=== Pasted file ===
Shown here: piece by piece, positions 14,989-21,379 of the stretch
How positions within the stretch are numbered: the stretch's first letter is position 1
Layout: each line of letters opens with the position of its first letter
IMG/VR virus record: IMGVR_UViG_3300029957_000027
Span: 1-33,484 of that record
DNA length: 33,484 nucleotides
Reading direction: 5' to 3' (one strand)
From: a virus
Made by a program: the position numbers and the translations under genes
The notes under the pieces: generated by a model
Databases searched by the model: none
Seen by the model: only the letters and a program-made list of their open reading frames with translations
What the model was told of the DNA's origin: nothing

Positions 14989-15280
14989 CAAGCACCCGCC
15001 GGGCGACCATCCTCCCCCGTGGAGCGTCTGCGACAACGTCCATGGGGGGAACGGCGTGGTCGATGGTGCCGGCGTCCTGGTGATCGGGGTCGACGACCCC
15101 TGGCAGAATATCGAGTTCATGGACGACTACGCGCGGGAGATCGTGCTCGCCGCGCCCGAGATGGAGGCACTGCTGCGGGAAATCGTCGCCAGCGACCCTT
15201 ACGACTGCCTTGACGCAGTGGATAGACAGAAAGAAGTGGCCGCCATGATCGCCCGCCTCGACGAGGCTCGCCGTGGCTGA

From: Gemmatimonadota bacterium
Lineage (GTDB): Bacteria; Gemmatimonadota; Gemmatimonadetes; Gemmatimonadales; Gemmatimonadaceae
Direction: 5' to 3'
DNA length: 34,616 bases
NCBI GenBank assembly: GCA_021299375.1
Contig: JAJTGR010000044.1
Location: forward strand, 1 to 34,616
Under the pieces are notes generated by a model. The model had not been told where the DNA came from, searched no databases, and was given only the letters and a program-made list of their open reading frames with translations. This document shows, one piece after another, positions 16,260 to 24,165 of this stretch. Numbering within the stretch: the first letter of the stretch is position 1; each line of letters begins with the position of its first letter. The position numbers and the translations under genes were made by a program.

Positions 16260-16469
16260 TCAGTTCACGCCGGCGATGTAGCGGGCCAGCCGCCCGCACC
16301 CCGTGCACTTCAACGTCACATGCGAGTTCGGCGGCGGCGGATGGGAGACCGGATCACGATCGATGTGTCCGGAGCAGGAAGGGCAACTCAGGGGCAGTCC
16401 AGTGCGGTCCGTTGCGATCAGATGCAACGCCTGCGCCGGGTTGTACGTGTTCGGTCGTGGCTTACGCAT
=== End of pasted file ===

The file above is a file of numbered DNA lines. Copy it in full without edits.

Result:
Shown here: piece by piece, positions 14,989-21,379 of the stretch
How positions within the stretch are numbered: the stretch's first letter is position 1
Layout: each line of letters opens with the position of its first letter
IMG/VR virus record: IMGVR_UViG_3300029957_000027
Span: 1-33,484 of that record
DNA length: 33,484 nucleotides
Reading direction: 5' to 3' (one strand)
From: a virus
Made by a program: the position numbers and the translations under genes
The notes under the pieces: generated by a model
Databases searched by the model: none
Seen by the model: only the letters and a program-made list of their open reading frames with translations
What the model was told of the DNA's origin: nothing

Positions 14989-15280
14989 CAAGCACCCGCC
15001 GGGCGACCATCCTCCCCCGTGGAGCGTCTGCGACAACGTCCATGGGGGGAACGGCGTGGTCGATGGTGCCGGCGTCCTGGTGATCGGGGTCGACGACCCC
15101 TGGCAGAATATCGAGTTCATGGACGACTACGCGCGGGAGATCGTGCTCGCCGCGCCCGAGATGGAGGCACTGCTGCGGGAAATCGTCGCCAGCGACCCTT
15201 ACGACTGCCTTGACGCAGTGGATAGACAGAAAGAAGTGGCCGCCATGATCGCCCGCCTCGACGAGGCTCGCCGTGGCTGA

From: Gemmatimonadota bacterium
Lineage (GTDB): Bacteria; Gemmatimonadota; Gemmatimonadetes; Gemmatimonadales; Gemmatimonadaceae
Direction: 5' to 3'
DNA length: 34,616 bases
NCBI GenBank assembly: GCA_021299375.1
Contig: JAJTGR010000044.1
Location: forward strand, 1 to 34,616
Under the pieces are notes generated by a model. The model had not been told where the DNA came from, searched no databases, and was given only the letters and a program-made list of their open reading frames with translations. This document shows, one piece after another, positions 16,260 to 24,165 of this stretch. Numbering within the stretch: the first letter of the stretch is position 1; each line of letters begins with the position of its first letter. The position numbers and the translations under genes were made by a program.

Positions 16260-16469
16260 TCAGTTCACGCCGGCGATGTAGCGGGCCAGCCGCCCGCACC
16301 CCGTGCACTTCAACGTCACATGCGAGTTCGGCGGCGGCGGATGGGAGACCGGATCACGATCGATGTGTCCGGAGCAGGAAGGGCAACTCAGGGGCAGTCC
16401 AGTGCGGTCCGTTGCGATCAGATGCAACGCCTGCGCCGGGTTGTACGTGTTCGGTCGTGGCTTACGCAT